When selecting a credit card to fund your small business, it is important not to succumb to the cliché. While it’s said that, ‘it’s not personal, it’s just business,’ a personal touch is often the best thing for the financial health of a small business. In fact, such an assertion is proven valid both by the new credit card law (CARD Act) and the inherent similarities between business and personal credit card liability.
Among the many credit card protections instituted by the CARD Act are prohibitions against credit card companies changing interest rates on personal credit cards within the first year or applying increased interest rates to current balances unless delinquency reaches 60 days.
Unfortunately, however, these protections do not apply to business credit cards, meaning that maintaining a balance on a business card is inherently risky. If a small business owner holds debt and the credit card company decides to raise interest rates—as happens often—the debt becomes more costly to pay down. Thus, the CARD Act has created a loophole whereby small business owners should actually use personal credit cards in place of business credit cards for purchases that will cause them to carry a balance on a monthly basis. A personal card helps achieve the stability and predictability of small business cash flow that is especially necessary in the current economic climate.
Similarly, contrary to what many people think, small business credit cards have no liability advantage over personal credit cards. With both types of cards any debt is the responsibility of the individual cardholder. A small business owner is not personally safeguarded by his company; as perhaps opposed to medium or large businesses, an owner and his or her small business are not distinct entities in the eyes of the credit card company. A good indicator of this is that most business credit card applications require the Social Security Numbers of small business owners. Thus, no liability difference exists to counteract the benefit of interest rate predictability that personal credit cards offer.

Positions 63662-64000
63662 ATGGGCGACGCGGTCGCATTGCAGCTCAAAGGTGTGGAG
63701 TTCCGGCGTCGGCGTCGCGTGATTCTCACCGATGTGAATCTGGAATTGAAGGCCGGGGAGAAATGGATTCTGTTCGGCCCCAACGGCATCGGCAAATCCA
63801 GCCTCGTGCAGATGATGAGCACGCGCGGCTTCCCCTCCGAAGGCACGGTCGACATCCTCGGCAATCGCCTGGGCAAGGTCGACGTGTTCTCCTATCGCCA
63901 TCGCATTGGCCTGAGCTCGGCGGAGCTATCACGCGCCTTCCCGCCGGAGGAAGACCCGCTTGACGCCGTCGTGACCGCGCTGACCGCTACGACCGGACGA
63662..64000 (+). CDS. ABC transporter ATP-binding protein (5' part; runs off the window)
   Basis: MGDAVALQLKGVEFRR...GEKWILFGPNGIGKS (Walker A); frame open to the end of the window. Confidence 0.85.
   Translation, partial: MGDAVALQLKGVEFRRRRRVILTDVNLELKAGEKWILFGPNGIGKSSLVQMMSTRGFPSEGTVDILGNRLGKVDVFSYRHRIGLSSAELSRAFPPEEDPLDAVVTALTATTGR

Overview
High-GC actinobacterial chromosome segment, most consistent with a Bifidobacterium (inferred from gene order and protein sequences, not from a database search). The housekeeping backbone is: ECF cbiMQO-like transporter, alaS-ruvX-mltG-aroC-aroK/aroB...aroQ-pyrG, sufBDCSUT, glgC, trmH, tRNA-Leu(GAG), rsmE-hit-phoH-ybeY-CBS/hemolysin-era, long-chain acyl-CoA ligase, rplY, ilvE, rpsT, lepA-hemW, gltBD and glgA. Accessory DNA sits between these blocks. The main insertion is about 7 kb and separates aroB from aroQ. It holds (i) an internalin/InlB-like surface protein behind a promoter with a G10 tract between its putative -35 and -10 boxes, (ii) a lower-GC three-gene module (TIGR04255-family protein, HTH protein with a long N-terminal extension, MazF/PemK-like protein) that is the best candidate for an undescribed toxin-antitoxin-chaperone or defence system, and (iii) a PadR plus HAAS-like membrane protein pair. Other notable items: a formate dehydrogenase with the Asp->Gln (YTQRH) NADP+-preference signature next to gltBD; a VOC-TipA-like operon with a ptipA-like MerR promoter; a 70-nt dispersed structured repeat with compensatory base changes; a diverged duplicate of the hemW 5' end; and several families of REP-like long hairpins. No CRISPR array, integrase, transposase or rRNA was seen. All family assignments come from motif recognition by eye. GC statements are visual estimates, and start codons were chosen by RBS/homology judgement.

However, small business credit cards do have other advantages that make their use recommended for any purchasing that will not lead to a balance at the end of each month. First, such credit cards allow holders the freedom to give employees cards with individual, customizable limits. This affords an owner operations flexibility and protection as well as the ability to accrue rewards from employee purchasing. In addition, business credit cards are far more apt than personal credit cards at tracking business spending.
Overall, business credit cards hold their name for a reason, yet litigious changes make their use at times unwise. Both serve specific purposes, and using them in combination can lower the cost of your company’s debt while also allowing for certain business-specific capabilities. Ultimately, remember that any credit card debt should be held on a personal credit card while any other purchases should be made with a business credit card and you will be on your way to maximizing your company’s potential.
This guest post comes from Odysseas Papadimitriou, CEO and Founder of CardHub.com, an online marketplace for credit card offers.